Indian Journal of Ophthalmology

Indian J Ophthalmol 2018 - 66(7)
  1. Santosh G Honavar

    Indian Journal of Ophthalmology 2018 66(7):889-892

  2. Thulasiraj Ravilla

    Indian Journal of Ophthalmology 2018 66(7):893-894

  3. Jyoti Matalia, Shoruba Dinakaran, Hemant Anaspure

    Indian Journal of Ophthalmology 2018 66(7):895-895

  4. Giridhar Anantharaman, Jay Sheth, Muna Bhende, Raja Narayanan, Sundaram Natarajan, Anand Rajendran, George Manayath, Parveen Sen, Rupak Biswas, Alay Banker, Charu Gupta

    Indian Journal of Ophthalmology 2018 66(7):896-908

    Polypoidal choroidal vasculopathy (PCV) is increasingly recognized as an important cause of exudative maculopathy in Asians as against Wet age-related macular degeneration in Caucasians. A panel of retinal experts methodically evaluated pertinent updated literature on PCV with thorough PubMed/MEDLINE search. Based on this, the panel agreed upon and proposed the current consensus recommendations in the diagnosis (clinical and imaging), management and follow-up schedule of PCV. Diagnosis of PCV should be based on the gold standard indocyanine green angiography which demonstrates early nodular hyperfluorescence signifying the polyp with additional features such as abnormal vascular network (AVN). Optical coherence tomography is an excellent adjuvant for diagnosing PCV, monitoring disease activity, and decision-making regarding the treatment. Current treatment modalities for PCV include photodynamic therapy, anti-vascular endothelial growth factor agents, and thermal laser. Choice of specific treatment modality and prognosis depends on multiple factors such as the location and size of PCV lesion, presence or absence of polyp with residual AVN, amount of submacular hemorrhage, presence or absence of leakage on fundus fluorescein angiography, visual acuity, and so on. Current recommendations would be invaluable for the treating physician in diagnosing PCV and in formulating the best possible individualized treatment strategy for optimal outcomes in PCV management.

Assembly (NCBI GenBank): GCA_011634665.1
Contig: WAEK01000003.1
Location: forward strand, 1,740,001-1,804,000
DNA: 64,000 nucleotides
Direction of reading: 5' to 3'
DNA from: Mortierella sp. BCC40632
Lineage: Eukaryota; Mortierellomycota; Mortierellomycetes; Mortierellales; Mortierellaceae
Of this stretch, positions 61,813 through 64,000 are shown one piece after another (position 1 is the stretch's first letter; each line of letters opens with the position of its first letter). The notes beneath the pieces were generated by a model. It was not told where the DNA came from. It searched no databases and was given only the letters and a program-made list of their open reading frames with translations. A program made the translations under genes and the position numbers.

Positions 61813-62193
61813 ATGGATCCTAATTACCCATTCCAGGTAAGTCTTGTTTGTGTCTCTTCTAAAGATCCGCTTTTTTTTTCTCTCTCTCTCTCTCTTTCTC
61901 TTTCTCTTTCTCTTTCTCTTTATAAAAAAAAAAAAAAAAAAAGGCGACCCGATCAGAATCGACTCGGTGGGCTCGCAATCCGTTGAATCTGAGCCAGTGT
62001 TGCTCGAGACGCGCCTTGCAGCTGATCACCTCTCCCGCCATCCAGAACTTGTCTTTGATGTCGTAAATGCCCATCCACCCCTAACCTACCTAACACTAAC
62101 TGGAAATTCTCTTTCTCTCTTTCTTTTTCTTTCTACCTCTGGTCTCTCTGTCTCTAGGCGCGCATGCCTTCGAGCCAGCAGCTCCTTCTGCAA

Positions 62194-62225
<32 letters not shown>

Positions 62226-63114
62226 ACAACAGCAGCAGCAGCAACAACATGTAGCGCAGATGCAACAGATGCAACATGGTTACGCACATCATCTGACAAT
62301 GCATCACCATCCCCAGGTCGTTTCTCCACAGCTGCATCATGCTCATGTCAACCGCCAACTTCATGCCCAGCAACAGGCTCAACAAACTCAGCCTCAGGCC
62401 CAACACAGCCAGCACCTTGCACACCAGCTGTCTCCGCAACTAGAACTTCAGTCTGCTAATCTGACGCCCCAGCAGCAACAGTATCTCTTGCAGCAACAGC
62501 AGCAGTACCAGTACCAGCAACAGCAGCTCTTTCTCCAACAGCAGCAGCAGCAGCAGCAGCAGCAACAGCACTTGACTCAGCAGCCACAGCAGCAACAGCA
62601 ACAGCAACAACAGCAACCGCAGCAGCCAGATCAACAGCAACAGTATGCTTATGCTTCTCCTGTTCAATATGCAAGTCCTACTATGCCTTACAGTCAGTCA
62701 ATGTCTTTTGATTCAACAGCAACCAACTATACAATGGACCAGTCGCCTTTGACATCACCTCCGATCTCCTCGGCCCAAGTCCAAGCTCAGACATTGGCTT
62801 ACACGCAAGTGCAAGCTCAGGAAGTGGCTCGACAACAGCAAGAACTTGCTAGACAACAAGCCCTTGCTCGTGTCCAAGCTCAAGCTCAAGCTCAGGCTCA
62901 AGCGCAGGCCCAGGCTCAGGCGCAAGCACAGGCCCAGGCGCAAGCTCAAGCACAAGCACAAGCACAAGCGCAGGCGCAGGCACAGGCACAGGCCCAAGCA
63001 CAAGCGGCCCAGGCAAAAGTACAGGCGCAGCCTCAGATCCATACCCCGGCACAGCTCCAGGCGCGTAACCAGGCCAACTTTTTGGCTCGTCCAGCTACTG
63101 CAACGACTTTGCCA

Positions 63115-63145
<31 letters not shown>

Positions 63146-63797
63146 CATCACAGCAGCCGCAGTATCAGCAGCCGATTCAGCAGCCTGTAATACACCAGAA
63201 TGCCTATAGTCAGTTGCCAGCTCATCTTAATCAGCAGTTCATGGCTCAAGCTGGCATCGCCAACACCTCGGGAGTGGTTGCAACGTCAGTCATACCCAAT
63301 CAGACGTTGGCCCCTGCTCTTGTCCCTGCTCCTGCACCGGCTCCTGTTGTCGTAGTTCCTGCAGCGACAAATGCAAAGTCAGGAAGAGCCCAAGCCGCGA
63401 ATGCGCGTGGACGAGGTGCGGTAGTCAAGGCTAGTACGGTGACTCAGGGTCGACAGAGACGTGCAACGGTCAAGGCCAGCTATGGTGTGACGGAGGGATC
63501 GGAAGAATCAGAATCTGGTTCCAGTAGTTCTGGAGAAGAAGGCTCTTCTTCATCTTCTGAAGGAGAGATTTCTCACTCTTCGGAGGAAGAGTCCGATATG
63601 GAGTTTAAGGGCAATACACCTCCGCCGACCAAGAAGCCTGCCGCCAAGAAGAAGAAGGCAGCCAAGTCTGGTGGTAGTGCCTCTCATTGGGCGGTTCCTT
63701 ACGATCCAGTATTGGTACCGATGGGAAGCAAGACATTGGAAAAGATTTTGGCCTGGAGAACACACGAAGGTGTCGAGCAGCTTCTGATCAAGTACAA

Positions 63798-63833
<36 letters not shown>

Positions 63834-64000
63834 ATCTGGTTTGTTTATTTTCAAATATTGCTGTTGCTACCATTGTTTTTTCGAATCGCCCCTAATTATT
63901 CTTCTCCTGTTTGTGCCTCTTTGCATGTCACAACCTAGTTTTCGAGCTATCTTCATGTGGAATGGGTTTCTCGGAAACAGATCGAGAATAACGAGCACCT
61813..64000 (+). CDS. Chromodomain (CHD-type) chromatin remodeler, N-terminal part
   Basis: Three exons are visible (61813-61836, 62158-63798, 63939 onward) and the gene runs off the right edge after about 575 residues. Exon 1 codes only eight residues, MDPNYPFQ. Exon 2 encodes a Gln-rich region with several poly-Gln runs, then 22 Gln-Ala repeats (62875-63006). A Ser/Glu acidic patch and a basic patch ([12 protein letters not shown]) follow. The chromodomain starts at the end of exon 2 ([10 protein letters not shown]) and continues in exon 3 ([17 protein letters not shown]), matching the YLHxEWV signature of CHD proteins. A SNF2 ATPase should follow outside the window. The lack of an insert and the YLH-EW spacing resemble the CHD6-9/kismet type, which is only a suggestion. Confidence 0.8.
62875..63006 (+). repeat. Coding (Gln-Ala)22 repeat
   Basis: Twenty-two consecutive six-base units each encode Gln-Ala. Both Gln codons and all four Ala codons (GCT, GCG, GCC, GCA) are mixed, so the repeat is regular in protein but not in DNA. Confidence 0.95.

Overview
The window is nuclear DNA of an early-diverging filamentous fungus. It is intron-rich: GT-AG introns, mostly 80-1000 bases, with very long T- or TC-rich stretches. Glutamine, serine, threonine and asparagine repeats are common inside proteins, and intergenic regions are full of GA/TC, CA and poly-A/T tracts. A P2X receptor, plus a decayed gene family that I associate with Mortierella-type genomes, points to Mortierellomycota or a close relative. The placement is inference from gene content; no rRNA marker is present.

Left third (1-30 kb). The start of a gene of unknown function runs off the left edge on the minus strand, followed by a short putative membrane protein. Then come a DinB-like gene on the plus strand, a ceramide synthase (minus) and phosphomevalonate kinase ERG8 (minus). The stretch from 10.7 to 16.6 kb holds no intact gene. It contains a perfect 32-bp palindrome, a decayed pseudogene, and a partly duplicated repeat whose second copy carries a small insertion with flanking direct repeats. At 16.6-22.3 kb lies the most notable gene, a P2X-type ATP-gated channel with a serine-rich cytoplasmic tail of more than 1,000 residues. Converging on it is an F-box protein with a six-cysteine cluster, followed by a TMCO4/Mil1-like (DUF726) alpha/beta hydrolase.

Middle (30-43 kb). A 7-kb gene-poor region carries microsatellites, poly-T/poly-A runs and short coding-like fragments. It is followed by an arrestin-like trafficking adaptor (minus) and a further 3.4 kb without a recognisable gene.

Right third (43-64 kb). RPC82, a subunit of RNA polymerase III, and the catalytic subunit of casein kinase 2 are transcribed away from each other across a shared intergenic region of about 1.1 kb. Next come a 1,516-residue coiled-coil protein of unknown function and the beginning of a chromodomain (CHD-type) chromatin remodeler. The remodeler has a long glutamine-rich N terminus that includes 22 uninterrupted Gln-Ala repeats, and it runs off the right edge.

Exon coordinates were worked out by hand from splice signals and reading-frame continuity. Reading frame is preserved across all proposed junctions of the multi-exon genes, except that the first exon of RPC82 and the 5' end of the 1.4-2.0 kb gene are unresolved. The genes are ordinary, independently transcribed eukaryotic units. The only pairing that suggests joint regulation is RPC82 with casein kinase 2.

5. P Mahesh Shanmugam, Rajesh Ramanjulu, K C Divyansh Mishra, Pradeep Sagar

    Indian Journal of Ophthalmology 2018 66(7):909-915

    Scleral buckling is a surgical technique that is employed successfully to treat rhegmatogenous retinal detachments (RRD) for more than 60 years. With the introduction of pars plana vitrectomy (PPV), there is a growing trend towards the use of PPV for treatment of retinal detachment. There is a reluctance to perform scleral buckling (SB) in RRD due to the perceived steep learning curve, declining mastery over indirect ophthalmoscopy, and poor ergonomics associated with SB. In this article, we discuss the surgical challenges and tips to overcome these in four headings: localization of the break, retinopexy, SB, and subretinal fluid (SRF) drainage. Localization of the break can be performed by the use of forceps or illuminated scleral depressor. It can be facilitated by prior drainage of SRF in cases with bullous RRD. Chandelier with wide-angle viewing system can be used for easier localization of break and cryopexy. Sutureless buckling and suprachoroidal buckling are easier and faster alternatives to the conventional technique. Reshaping the silicone segment helps in accommodating the wider circumferential band. Modified needle drainage, laser choroidotomy, and infusion-assisted drainage can make SRF drainage easier and safer. The above techniques and other practical tips have been explained in detail with the illustrations to make the process of learning the art of SB easier.